The talk of the drone world seems to center around last-mile deliveries. But the key to the industry really taking off might lie in middle-mile drone delivery.
San Francisco-based drone startup Volansi is focused on just that: middle-mile drone delivery. Rather than have drones land in, say, your backyard as company’s like Wing (the drone delivery arm of the company formerly known as Google) do – which requires you have a safe setup to receive the delivery — Volansi drones are conducting deliveries to specific cargo drop off and take off locations. Customers get an end-to-end delivery service where a human brings packages that last mile (Volansi’s deliveries focus on commercial and defense industries, including construction, mining, oil & gas, medical and heavy equipment operations).
The middle-mile system is also used by drone delivery services like Flytrex, which famously flew takeout food deliveries across a large bay in Iceland — a route that would have taken significantly larger via car due to the massive water barrier.
California-based Volansi just hit a big milestone this month after announcing a partnership with the North Carolina Department of Transportation to begin those middle-mile drone delivery projects for commercial applications in North Carolina.
The flights will be conducted as part of the UAS Integration Pilot Program (IPP) in North Carolina. North Carolina has been a big player in the drone industry ever since 2018, when the Federal Aviation Administration selected the NC Department of Transportation as one of 10 participants in its Unmanned Aircraft Systems Integration Pilot Program. But the state really stepped up efforts in the wake of coronavirus by rapidly deploying tests of PPE deliveries across medical campus (done via another drone delivery company, Zipline), and transporting healthcare equipment around WakeMed’s Raleigh campus through UPS.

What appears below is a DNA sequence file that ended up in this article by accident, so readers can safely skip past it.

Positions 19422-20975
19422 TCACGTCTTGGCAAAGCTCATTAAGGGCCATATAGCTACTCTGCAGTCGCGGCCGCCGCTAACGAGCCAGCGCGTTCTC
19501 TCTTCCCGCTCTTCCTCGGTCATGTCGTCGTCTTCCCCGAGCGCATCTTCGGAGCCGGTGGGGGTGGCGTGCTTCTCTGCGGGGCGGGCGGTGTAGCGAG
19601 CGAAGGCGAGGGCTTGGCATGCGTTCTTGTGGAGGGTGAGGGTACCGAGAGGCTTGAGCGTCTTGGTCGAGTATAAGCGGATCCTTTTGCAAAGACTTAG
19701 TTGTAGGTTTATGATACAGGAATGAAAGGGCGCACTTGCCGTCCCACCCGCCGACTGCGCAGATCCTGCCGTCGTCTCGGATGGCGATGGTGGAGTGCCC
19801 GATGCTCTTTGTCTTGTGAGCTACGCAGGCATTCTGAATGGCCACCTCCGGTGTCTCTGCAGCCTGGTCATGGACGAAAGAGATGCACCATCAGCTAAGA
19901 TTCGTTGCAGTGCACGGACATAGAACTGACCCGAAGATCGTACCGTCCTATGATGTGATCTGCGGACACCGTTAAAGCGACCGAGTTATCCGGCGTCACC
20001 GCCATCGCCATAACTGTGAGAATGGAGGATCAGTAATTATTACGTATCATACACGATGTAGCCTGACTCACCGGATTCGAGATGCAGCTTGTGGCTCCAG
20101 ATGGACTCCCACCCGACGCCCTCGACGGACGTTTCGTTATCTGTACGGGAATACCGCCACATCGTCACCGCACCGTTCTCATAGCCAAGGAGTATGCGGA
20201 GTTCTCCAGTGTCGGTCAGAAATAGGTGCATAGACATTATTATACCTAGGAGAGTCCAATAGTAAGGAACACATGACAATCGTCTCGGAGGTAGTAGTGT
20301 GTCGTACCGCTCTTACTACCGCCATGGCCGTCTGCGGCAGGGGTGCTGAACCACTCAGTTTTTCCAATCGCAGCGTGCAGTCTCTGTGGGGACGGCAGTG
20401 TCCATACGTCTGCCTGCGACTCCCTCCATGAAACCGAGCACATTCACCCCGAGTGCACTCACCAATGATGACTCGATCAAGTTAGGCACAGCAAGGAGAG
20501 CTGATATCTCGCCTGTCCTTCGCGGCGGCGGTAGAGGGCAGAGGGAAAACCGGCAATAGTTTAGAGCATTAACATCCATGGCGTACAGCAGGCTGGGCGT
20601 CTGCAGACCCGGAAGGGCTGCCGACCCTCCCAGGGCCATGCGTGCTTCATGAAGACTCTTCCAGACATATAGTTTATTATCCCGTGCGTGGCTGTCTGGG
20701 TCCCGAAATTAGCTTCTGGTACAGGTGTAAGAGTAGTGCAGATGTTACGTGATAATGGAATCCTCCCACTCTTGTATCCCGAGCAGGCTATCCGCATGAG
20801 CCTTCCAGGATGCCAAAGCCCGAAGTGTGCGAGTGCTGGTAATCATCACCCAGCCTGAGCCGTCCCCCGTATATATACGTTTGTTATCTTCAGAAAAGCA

The flights will be made with Volansi’s electric, hybrid VTOL fixed-wing drone. Hybrid fixed-wing, VTOL drones have become popular for drone deliveries, as the fixed-wing aspect allows drones to fly for longer periods of time for farther distances, while the vertical takeoff component allows drones to be more nimble and takeoff from a much wider swath of spaces without needing infrastructure like a runway. Volansi’s drones are capable of carrying up to 10 pounds of cargo for as far as 50 miles.
Volansi is a fairly newcomer to the drone scene having launched in just 2015, but it is already making big waves. At the beginning of the year, Volansi hired Daniel Buchmueller, who formerly came from both Airvus and Amazon Prime Air, as its Chief Technology Officer. Buchmueller served as Vice President, Head of Drone Cargo at Airbus, and was one of Amazon Prime Air’s co-founders.
And earlier this summer, Volansi was selected by the United States Air Force (USAF) as an official showcase solution at AFWERX Fusion 2020, to showcase at the Air Force’s Base of the Future Challenge.
Volansi’s drones are made in the U.S., with design, manufacturing, and testing done in northern California and Arizona.